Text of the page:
Gritty. Powerful. Complicated. Real. There are multiple words I would use to describe Võta või jäta (Take It or Leave It in English), which is a new Estonian drama from writer/director Liina Trishkina-Vanhatalo. I would also call it a powerful feminist film.

Now, if that word makes you want to stop reading and close the browser, let me explain. I don’t mean that this film is anti-men or that it’s a film that only women will enjoy – in fact, it’s the exact opposite. What’s refreshing about Võta või jäta is that it shows a single-parent story from the father’s point of view for a change.

Young and Single

Erik, the lead character, is a young, working-class guy who numbs the boredom of a manual labor job with nights out drinking and partying with friends. I was surprised to discover later in the film that the character is actually 30 years old, but still behaving in a way that I associate with university students or early 20s. However, the portrayal of a low-income lifestyle, where sometimes people have to accept the current circumstances because there aren’t really many alternatives, is relatable across cultures.

Surprise, You’re a Father!

Erik’s life is turned upside-down when he learns that his ex-girlfriend, Moonika, is having a baby that she doesn’t want (whether she suffers from post-partum depression or makes her own decision is open to interpretation). Erik faces the impossible choice of taking on full responsibility for a daughter that he didn’t even know he was having or giving up the child for adoption. I’ll try to avoid too many spoilers beyond that decision for anyone planning to watch the film.

Gender Roles and Uncomfortable Subjects

Showing the idea of parenting from the father’s perspective puts so many unfair expectations in a side by side comparison onscreen. While the hospital staff gives Erik some extra time and patience to make his decision, no one in the film seems to have much faith in him a) taking on this responsibility or b) doing a good job at it. On the other hand, multiple characters are convinced that Moonika will “snap out of it” and that her post-partum symptoms (often suggested by people uncomfortable talking about it) will just disappear. Rarely does a character give space to the idea that a woman might just not want to be a mother.

The portrayal of two equally young and unprepared parents shows how unfair these expectations are to both sides. Everyone assumes that Moonika will naturally just know how to be a mother, but few people want to take the time to teach Erik how to be a father. His own parents maintain a traditional division of gender roles, with mom being in charge of domestic duties. Erik’s father seems to encourage him to “be a man” (meaning have a drink and leave parenting to the women) even though Erik doesn’t have a partner to fulfill the necessary duties that this requires. His mother seems both annoyed at having to help, but proud of her skills and reluctant to share any of her expertise with her son. This family portrayal succeeds in not painting anyone as a hero or the villain of the story, but shows how subtle influences contribute to the situation.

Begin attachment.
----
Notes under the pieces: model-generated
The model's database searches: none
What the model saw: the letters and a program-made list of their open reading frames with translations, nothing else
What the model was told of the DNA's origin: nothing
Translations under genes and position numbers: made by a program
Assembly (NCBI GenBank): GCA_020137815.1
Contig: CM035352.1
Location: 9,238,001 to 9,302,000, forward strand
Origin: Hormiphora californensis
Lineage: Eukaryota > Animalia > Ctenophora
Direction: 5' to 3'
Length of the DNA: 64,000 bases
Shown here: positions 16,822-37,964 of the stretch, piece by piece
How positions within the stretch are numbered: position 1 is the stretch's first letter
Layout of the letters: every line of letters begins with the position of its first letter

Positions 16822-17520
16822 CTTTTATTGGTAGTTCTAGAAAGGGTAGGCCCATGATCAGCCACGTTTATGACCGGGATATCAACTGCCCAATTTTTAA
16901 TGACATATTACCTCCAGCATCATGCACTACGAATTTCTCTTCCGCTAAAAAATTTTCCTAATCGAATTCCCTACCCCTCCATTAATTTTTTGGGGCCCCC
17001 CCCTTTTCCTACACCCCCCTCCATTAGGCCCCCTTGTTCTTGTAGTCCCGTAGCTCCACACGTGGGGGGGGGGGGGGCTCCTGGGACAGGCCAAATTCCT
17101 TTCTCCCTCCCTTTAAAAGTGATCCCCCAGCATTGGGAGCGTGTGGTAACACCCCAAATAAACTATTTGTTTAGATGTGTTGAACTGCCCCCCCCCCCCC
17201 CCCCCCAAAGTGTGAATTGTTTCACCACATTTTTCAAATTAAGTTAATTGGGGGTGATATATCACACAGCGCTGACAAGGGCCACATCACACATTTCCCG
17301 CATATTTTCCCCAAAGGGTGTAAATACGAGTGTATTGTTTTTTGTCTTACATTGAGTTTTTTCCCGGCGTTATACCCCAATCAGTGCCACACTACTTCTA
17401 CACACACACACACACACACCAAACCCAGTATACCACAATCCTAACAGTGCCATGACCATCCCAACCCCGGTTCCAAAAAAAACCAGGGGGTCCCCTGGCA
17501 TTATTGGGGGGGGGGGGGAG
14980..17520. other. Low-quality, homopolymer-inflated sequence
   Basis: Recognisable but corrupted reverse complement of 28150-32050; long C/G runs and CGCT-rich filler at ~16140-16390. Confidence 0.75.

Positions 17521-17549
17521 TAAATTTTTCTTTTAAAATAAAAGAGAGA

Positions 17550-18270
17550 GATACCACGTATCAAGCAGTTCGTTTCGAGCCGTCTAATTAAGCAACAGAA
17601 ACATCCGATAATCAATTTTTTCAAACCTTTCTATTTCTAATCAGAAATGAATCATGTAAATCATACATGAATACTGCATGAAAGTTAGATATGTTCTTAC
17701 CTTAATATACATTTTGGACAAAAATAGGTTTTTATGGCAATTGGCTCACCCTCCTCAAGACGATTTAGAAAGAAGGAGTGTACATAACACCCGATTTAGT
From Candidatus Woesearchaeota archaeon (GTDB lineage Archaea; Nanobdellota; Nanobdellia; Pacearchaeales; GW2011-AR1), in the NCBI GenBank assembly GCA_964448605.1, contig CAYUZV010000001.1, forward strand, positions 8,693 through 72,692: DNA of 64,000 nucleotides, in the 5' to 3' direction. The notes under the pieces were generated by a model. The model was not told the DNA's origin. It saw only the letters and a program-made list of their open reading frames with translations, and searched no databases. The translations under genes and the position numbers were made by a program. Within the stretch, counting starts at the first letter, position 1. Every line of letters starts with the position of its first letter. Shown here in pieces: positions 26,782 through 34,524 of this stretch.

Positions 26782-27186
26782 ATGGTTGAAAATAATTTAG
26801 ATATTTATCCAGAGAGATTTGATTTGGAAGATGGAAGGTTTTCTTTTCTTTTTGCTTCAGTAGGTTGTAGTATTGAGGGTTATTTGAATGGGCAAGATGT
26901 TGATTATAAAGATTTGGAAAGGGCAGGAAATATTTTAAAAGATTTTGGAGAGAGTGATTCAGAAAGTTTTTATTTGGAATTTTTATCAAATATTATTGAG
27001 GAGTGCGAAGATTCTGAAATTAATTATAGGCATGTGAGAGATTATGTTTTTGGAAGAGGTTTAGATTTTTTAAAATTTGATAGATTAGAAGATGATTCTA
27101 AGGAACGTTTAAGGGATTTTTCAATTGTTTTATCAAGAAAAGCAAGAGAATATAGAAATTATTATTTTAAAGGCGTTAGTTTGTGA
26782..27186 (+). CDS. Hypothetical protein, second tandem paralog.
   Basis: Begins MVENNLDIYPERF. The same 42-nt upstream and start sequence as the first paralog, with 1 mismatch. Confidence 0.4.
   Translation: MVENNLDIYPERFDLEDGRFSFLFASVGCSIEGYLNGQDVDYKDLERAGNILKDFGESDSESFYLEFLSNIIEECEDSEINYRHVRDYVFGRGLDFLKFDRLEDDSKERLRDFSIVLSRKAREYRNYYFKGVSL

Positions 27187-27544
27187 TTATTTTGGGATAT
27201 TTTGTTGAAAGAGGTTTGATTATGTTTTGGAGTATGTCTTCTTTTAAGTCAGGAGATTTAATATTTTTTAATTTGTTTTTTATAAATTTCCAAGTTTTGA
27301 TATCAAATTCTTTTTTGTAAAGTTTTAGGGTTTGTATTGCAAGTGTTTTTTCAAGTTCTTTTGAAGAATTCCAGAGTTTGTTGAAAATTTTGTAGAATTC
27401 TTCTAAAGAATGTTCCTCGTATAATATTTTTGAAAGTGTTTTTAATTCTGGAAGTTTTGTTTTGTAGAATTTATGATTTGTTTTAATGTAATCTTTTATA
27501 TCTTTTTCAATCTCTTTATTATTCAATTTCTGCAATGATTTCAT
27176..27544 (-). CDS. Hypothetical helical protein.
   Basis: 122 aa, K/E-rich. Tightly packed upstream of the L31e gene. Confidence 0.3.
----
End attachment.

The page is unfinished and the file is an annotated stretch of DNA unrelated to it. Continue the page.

State Assistance

One cultural difference that I couldn’t help but notice was how the social safety net played a role. Watching this film as an American, I looked at every minute that the parents or the baby spent in the hospital as an expensive luxury. I looked at the resources that the child needed in the first years of life (car seats, diapers, clothes, etc.) and wondered where they came from without a baby shower. I was curious if an Estonian father would receive state help in the early years of a child’s life, and was reminded of my frustration that American parents don’t receive any mandatory financial support from the government.

But more than any of these differences, I was impressed with how honestly the film approached the difficulty of parenting. A romantic comedy would have had Erik take one walk through the park, fall in love with someone who wanted a child, and they all would have lived happily ever after. Võta või jäta is not that kind of story. Instead, the film shows how much parents have to sacrifice, the constant lack of sleep, and some of the difficult details (e.g. who watches your kid when you go to work?) that single parents face.

An Open-Ended Story

I won’t spoil the ending, but I will say that both the director and the actors managed to create a story so compelling that I didn’t want it to end. I was left with unanswered questions and was almost disappointed to see the credits start rolling. If you apply the entertainment industry saying of “always leave an audience wanting more” then Võta või jäta definitely succeeded. I would be right back in a cinema seat to watch a sequel that explained where their lives went next.